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Anesthesiology. 1993 Oct;79(4):795-807.

Identification of cytochrome P450 2E1 as the predominant enzyme catalyzing human liver microsomal defluorination of sevoflurane, isoflurane, and methoxyflurane.

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1
Department of Anesthesiology, University of Washington, Seattle 98195.

Abstract

BACKGROUND:

Renal and hepatic toxicity of the fluorinated ether volatile anesthetics is caused by biotransformation to toxic metabolites. Metabolism also contributes significantly to the elimination pharmacokinetics of some volatile agents. Although innumerable studies have explored anesthetic metabolism in animals, there is little information on human volatile anesthetic metabolism with respect to comparative rates or the identity of the enzymes responsible for defluorination. The first purpose of this investigation was to compare the metabolism of the fluorinated ether anesthetics by human liver microsomes. The second purpose was to test the hypothesis that cytochrome P450 2E1 is the specific P450 isoform responsible for volatile anesthetic defluorination in humans.

METHODS:

Microsomes were prepared from human livers. Anesthetic metabolism in microsomal incubations was measured by fluoride production. The strategy for evaluating the role of P450 2E1 in anesthetic defluorination involved three approaches: for a series of 12 human livers, correlation of microsomal defluorination rate with microsomal P450 2E1 content (measured by Western blot analysis), correlation of defluorination rate with microsomal P450 2E1 catalytic activity using marker substrates (para-nitrophenol hydroxylation and chlorzoxazone 6-hydroxylation), and chemical inhibition by P450 isoform-selective inhibitors.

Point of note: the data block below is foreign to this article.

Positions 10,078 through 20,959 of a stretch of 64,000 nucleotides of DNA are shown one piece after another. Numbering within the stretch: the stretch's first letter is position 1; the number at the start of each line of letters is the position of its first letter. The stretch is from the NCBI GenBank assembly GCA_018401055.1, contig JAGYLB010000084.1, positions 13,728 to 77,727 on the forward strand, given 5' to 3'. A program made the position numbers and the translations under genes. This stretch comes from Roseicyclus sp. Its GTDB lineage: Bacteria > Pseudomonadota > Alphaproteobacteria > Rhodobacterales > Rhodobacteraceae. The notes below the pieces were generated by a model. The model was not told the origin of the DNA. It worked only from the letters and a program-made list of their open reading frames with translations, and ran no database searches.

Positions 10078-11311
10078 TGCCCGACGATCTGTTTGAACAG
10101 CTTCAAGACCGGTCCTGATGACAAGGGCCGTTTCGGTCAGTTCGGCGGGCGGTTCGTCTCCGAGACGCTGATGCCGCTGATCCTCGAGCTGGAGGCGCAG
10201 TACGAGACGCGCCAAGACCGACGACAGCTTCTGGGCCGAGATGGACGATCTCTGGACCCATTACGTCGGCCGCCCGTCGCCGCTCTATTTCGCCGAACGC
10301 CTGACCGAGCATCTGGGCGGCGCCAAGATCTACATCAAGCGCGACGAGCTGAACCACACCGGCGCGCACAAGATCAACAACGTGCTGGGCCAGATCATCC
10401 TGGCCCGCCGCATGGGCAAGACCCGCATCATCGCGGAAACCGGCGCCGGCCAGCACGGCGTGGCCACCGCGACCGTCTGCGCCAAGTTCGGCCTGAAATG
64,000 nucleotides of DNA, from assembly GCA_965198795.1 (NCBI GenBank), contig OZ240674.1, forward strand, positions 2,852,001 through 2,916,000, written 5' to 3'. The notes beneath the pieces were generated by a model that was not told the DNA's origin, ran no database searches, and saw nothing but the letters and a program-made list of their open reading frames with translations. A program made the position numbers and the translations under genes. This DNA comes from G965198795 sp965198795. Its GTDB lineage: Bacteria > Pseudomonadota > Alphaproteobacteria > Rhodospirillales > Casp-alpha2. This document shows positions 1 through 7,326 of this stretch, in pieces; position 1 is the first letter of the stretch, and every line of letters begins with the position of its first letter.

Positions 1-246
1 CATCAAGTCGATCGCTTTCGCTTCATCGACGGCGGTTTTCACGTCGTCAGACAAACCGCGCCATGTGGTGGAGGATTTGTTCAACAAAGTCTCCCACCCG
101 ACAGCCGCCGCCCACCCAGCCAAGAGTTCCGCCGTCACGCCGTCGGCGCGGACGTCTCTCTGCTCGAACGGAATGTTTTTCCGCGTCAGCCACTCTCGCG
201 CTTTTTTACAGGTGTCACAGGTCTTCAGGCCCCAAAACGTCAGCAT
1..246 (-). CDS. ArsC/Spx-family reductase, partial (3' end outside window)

RESULTS:

The rank order of anesthetic metabolism, assessed by fluoride production at saturating substrate concentrations, was methoxyflurane > sevoflurane > enflurane > isoflurane > desflurane > 0. There was a significant linear correlation of sevoflurane and methoxyflurane defluorination with antigenic P450 2E1 content (r = 0.98 and r = 0.72, respectively), but not with either P450 1A2 or P450 3A3/4. Comparison of anesthetic defluorination with either para-nitrophenol or chlorzoxazone hydroxylation showed a significant correlation for sevoflurane (r = 0.93, r = 0.95) and methoxyflurane (r = 0.78, r = 0.66). Sevoflurane defluorination was also highly correlated with that of enflurane (r = 0.93), which is known to be metabolized by human P450 2E1. Diethyldithiocarbamate, a selective inhibitor of P450 2E1, produced a concentration-dependent inhibition of sevoflurane, methoxyflurane, and isoflurane defluorination. No other isoform-selective inhibitor diminished the defluorination of sevoflurane, whereas methoxyflurane defluorination was inhibited by the selective P450 inhibitors furafylline (P450 1A2), sulfaphenazole (P450 2C9/10), and quinidine (P450 2D6) but to a much lesser extent than by diethyldithiocarbamate.

CONCLUSIONS:

These results demonstrate that cytochrome P450 2E1 is the principal, if not sole human liver microsomal enzyme catalyzing the defluorination of sevoflurane. P450 2E1 is the principal, but not exclusive enzyme responsible for the metabolism of methoxyflurane, which also appears to be catalyzed by P450s 1A2, 2C9/10, and 2D6. The data also suggest that P450 2E1 is responsible for a significant fraction of isoflurane metabolism. Identification of P450 2E1 as the major anesthetic metabolizing enzyme in humans provides a mechanistic understanding of clinical fluorinated ether anesthetic metabolism and toxicity.

PMID:
8214760
[Indexed for MEDLINE]
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